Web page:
Read some articles from back issues of the print edition and supplemental content.
Food waste is a huge issue in America, especially in light of the growing divide between the profligate rich and the hungry poor. According to the U.S. Department of Agriculture’s Food Loss Project, we throw away more than 25 percent—some 25.9 million tons—of all the food we produce for domestic sale and consumption. A 2004 University of Arizona study pegs the figure at closer to 50 percent, finding that Americans squander some $43 billion annually on wasted food. Lead researcher Timothy Jones reported that on average, U.S. households waste 14 percent of their food purchases. He estimates that a family of four tosses out $590 per year in meat, fruits, vegetables and grain products alone.
As parents we are always concerned about the safety of our children. When they were little we covered outlets, locked cabinets, and made sure they were wearing seat belts. As they got older, we taught them to dial 911 in an emergency and wear a bicycle helmet. As ‘tweens and teens, they still need our helping hands to keep them safe—perhaps now more than ever.
“Wendy!” I said, “What happened to your dress?” It was a cute little green-velvet number that my wife Betsy had bought for our 7-year-old to wear in the school concert. Up near the nape of her neck, there was a ragged hole big enough for a butterfly to sail through.
Teenagers can behave in strange ways that often mystify adults. For some parents their teen's moods or actions keep them up at night.
We all have a personal space (“bubble”) around us. This bubble helps keep us safe. It lets us decide how close someone can get to us, and they, how close we can get to them. We change the size of our bubble depending on how we feel (happy, sad, mad, scared, etc.) and our relationships with other people. Our bubble is usually smaller with people we know and trust, like our family and friends, and larger with people we don’t know, like strangers. Our bubble usually changes from large to small as we get to know someone (a new friend, classmates, teacher, doctor, counselor, case worker, etc.).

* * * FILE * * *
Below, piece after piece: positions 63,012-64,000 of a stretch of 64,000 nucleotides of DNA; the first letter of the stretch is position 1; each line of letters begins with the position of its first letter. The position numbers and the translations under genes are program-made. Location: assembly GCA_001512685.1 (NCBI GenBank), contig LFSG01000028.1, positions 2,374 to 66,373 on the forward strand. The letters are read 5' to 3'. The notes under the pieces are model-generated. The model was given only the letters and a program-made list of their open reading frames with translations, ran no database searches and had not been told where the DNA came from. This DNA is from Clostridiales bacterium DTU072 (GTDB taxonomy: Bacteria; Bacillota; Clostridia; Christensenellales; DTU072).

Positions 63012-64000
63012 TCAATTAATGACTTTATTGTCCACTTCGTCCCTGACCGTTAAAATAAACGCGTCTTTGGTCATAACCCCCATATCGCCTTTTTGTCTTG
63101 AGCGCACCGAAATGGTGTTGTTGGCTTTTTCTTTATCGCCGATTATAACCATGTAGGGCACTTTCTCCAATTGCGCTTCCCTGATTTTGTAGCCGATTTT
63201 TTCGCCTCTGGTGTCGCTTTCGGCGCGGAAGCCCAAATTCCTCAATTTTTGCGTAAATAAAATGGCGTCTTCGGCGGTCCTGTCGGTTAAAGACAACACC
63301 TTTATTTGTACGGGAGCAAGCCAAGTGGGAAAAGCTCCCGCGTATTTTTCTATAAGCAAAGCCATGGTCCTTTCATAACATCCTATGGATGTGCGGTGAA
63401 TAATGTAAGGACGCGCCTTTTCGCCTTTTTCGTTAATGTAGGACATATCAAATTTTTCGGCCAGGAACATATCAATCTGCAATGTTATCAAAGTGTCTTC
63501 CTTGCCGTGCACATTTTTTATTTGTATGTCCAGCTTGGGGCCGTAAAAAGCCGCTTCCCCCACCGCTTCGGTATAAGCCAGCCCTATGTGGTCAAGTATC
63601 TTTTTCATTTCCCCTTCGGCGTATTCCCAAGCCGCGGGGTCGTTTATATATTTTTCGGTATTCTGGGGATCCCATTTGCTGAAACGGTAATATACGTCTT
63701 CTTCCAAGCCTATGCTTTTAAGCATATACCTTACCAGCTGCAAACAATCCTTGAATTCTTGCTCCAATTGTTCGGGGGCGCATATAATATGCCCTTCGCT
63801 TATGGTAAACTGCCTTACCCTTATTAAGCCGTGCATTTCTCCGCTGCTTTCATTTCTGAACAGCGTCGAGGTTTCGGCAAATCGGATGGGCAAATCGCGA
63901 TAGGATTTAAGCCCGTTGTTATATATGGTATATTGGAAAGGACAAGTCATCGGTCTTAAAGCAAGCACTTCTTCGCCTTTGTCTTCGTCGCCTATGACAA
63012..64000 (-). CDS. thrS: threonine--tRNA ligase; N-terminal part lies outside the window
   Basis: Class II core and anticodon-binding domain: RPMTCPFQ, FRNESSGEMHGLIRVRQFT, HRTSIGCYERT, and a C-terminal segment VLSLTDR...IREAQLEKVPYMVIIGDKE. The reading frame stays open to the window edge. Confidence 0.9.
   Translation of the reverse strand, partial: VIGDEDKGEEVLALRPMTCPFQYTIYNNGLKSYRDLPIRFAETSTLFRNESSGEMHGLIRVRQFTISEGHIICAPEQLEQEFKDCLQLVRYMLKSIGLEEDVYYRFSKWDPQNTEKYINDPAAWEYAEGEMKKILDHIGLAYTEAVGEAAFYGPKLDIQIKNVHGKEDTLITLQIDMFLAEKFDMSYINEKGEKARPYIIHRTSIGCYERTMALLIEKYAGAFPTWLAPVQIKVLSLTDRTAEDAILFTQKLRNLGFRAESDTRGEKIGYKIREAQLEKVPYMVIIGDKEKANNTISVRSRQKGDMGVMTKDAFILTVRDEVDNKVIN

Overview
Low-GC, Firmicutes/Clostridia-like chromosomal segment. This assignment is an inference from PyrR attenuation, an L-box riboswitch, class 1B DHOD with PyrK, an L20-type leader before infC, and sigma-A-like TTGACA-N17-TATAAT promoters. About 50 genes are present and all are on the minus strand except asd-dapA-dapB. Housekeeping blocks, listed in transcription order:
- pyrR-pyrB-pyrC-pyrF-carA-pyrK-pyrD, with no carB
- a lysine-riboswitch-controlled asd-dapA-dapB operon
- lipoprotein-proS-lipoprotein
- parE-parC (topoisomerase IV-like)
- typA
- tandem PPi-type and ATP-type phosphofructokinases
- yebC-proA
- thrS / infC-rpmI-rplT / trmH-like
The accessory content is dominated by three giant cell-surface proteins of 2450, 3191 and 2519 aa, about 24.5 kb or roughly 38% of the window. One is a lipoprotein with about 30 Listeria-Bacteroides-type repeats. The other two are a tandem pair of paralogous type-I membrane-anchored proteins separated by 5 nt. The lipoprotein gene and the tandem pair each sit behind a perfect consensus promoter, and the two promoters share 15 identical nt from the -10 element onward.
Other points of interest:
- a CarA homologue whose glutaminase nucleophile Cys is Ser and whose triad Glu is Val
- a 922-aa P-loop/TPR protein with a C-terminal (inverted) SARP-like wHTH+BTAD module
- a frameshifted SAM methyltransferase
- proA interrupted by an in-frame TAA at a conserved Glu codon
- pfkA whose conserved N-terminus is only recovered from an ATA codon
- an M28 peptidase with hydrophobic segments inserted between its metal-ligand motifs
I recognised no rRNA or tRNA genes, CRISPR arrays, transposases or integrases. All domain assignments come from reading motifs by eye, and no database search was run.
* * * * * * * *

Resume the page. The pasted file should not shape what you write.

When the normal daily activities of the average school-aged child are factored together, they’re enough to make an adult scream “Uncle!” in defeat.
I attended my first Boy Scout pack meeting last night, for my newly indoctrinated 10-year-old Boy Scout… and I have to say, this was a gut check. As I saw my son standing up there accepting his awards, I flashed back to when he was 3 years old romping on the shores of Fern Ridge. I realize he’s still just 10 years old; but… he LOOKED, and it FELT like, he was 15!! He was quite handsome in his uniform, and so very proud.
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<a href="http://www.oregonfamily.com/wp-content/uploads/2010/02/fruitheart.jpg"><img class="alignright size-full wp-image-565" title="fruitheart" src="http://www.oregonfamily.com/wp-content/uploads/2010/02/fruitheart.jpg" alt="" width="156" height="156" /></a>This Valentine's Day, share the love with friends, family and neighbors by making these sweet treats or fun crafts. There are also lots of events happening in and around the Eugene area, giving you lots of choices for how to spend your day.
These fabulous appetizers have a great Southwest flair. <img src="file:///C:/DOCUME%7E1/Sandy/LOCALS%7E1/Temp/moz-screenshot.png" alt="" /><img src="file:///C:/DOCUME%7E1/Sandy/LOCALS%7E1/Temp/moz-screenshot-1.png" alt="" />